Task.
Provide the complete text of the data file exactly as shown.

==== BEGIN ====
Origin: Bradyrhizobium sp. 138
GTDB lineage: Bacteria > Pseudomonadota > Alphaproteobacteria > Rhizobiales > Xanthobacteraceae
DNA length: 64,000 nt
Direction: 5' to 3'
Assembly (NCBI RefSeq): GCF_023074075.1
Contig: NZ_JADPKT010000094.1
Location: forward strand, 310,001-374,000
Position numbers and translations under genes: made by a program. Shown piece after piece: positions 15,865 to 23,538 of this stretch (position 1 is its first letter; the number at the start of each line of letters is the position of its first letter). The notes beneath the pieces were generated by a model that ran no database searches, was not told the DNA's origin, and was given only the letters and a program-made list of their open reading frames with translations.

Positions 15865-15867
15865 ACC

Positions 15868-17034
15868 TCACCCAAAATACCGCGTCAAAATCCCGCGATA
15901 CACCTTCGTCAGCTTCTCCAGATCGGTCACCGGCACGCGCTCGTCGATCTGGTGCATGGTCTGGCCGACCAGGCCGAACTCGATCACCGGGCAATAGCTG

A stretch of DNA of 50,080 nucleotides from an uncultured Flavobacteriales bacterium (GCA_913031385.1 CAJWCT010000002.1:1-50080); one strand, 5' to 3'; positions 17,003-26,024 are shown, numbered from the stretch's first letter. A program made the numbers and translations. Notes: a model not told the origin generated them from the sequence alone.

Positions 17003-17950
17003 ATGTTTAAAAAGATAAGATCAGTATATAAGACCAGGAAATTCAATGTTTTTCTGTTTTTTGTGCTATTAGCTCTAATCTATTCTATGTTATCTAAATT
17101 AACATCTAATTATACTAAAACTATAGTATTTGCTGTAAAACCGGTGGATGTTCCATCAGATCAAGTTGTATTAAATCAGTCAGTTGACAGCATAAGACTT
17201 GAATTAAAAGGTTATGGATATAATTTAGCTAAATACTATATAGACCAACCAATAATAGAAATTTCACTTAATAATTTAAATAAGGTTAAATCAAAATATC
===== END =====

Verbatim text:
Origin: Bradyrhizobium sp. 138
GTDB lineage: Bacteria > Pseudomonadota > Alphaproteobacteria > Rhizobiales > Xanthobacteraceae
DNA length: 64,000 nt
Direction: 5' to 3'
Assembly (NCBI RefSeq): GCF_023074075.1
Contig: NZ_JADPKT010000094.1
Location: forward strand, 310,001-374,000
Position numbers and translations under genes: made by a program. Shown piece after piece: positions 15,865 to 23,538 of this stretch (position 1 is its first letter; the number at the start of each line of letters is the position of its first letter). The notes beneath the pieces were generated by a model that ran no database searches, was not told the DNA's origin, and was given only the letters and a program-made list of their open reading frames with translations.

Positions 15865-15867
15865 ACC

Positions 15868-17034
15868 TCACCCAAAATACCGCGTCAAAATCCCGCGATA
15901 CACCTTCGTCAGCTTCTCCAGATCGGTCACCGGCACGCGCTCGTCGATCTGGTGCATGGTCTGGCCGACCAGGCCGAACTCGATCACCGGGCAATAGCTG

A stretch of DNA of 50,080 nucleotides from an uncultured Flavobacteriales bacterium (GCA_913031385.1 CAJWCT010000002.1:1-50080); one strand, 5' to 3'; positions 17,003-26,024 are shown, numbered from the stretch's first letter. A program made the numbers and translations. Notes: a model not told the origin generated them from the sequence alone.

Positions 17003-17950
17003 ATGTTTAAAAAGATAAGATCAGTATATAAGACCAGGAAATTCAATGTTTTTCTGTTTTTTGTGCTATTAGCTCTAATCTATTCTATGTTATCTAAATT
17101 AACATCTAATTATACTAAAACTATAGTATTTGCTGTAAAACCGGTGGATGTTCCATCAGATCAAGTTGTATTAAATCAGTCAGTTGACAGCATAAGACTT
17201 GAATTAAAAGGTTATGGATATAATTTAGCTAAATACTATATAGACCAACCAATAATAGAAATTTCACTTAATAATTTAAATAAGGTTAAATCAAAATATC